Read the complete research priorities here. Don’t forget to check out our climate toolkit for advocates, and policymakers and our policy recommendations for making regenerative organic farming systems part of the solution to the climate crisis.















By |2020-09-01T21:21:42+00:00September 1st, 2020|News, Soils|

Cover Crops for Weed Management

August 18, 2020 – Roller crimper termination of cover cropsBalancing soil health and weed management is a serious challenge for organic producers. Tillage is an effective method of controlling weeds, but is energy intensive and can degrade soil health. Cover cropping is an alternative practice that can suppress weeds and build soil health. However, when to terminate cover crops is not straightforward. Terminating cover crops using a roller crimper—a piece of equipment that gently pushes the cover crop residue over the soil surface—has been shown to effectively suppress weeds in row-crops such as soybean, but less is known about the efficacy of roller-crimped cover crops in vegetable production. In 2019, OFRF provided a grant to Professor Alex Woodley at North Carolina State University to begin addressing this question in sweet potatoes, an economically important crop in North Carolina.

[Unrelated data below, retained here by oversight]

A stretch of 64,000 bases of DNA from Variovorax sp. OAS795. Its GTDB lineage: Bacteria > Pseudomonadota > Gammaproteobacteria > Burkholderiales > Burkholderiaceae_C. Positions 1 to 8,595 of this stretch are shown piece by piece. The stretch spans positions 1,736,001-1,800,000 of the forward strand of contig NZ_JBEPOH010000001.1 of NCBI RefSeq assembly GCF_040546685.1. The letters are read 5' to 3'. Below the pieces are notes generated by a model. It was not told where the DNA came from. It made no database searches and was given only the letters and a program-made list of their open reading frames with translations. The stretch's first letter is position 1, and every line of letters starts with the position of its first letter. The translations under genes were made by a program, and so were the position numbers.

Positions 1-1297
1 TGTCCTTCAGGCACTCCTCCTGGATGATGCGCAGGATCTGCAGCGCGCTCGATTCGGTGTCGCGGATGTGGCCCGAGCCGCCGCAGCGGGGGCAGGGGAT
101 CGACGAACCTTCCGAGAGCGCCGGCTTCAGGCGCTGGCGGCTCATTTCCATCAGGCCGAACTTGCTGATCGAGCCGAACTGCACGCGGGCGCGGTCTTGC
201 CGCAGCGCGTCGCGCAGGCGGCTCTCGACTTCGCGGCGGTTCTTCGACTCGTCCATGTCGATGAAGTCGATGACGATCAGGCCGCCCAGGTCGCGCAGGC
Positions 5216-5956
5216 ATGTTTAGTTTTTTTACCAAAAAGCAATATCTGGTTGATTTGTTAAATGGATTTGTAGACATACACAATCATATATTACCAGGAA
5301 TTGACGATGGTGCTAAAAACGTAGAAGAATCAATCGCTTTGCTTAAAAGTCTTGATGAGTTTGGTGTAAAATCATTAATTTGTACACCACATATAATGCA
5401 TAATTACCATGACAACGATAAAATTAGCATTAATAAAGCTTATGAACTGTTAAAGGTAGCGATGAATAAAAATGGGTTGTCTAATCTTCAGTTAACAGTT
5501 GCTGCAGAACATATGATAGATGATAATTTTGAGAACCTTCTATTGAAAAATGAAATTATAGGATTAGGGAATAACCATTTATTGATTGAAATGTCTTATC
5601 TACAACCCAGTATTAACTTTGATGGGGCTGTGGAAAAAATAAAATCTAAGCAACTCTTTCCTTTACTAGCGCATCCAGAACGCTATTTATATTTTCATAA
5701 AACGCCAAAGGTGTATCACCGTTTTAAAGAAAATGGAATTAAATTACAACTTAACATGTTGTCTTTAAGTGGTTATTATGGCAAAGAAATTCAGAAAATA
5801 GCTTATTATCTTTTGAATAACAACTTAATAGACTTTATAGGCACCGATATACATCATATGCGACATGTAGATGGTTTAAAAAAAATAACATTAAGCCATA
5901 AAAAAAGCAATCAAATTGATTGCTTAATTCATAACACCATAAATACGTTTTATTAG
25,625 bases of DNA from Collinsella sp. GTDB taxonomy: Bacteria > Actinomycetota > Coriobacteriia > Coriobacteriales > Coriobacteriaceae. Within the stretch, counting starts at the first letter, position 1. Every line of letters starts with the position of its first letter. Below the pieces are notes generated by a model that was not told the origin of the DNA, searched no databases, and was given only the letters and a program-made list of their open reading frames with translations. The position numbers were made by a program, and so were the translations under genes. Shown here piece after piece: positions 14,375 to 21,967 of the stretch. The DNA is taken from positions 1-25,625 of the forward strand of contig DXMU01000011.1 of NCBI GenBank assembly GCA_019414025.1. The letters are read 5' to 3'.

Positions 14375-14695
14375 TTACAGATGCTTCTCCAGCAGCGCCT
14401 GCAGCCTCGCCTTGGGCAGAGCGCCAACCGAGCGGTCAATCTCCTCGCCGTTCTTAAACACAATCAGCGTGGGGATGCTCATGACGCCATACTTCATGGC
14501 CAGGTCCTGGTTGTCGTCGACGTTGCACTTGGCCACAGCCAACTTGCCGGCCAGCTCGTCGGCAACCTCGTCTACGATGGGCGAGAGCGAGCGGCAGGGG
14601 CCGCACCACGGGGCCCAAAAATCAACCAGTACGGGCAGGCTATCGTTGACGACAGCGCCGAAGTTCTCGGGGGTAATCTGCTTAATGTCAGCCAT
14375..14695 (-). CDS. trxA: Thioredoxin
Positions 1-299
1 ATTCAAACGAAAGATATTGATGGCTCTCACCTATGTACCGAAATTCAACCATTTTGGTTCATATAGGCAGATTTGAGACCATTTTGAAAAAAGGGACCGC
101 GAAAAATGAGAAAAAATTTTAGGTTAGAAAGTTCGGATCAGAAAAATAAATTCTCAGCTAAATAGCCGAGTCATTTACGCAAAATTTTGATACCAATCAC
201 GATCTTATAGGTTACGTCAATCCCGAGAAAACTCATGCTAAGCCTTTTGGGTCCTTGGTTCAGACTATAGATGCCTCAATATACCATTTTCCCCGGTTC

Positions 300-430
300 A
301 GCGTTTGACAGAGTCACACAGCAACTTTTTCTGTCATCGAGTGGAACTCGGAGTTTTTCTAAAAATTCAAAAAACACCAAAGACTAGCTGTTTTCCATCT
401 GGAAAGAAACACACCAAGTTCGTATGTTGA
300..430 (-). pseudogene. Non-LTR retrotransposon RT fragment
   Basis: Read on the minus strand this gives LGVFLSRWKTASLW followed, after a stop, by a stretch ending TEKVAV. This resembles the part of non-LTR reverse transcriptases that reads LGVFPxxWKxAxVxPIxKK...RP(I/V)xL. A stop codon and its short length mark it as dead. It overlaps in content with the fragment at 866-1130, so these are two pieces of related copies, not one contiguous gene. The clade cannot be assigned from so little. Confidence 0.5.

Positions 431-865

The study used a roller-crimper modified for sweet potato beds to assess whether fall planted cover crops mitigated the need for economically and environmentally costly tillage practices in organic sweet potato systems. In response to farmer-identified challenges, the study also examined whether cover crops present a tradeoff between soil health and pest management by providing habitat for wireworms, a significant pest in the study region.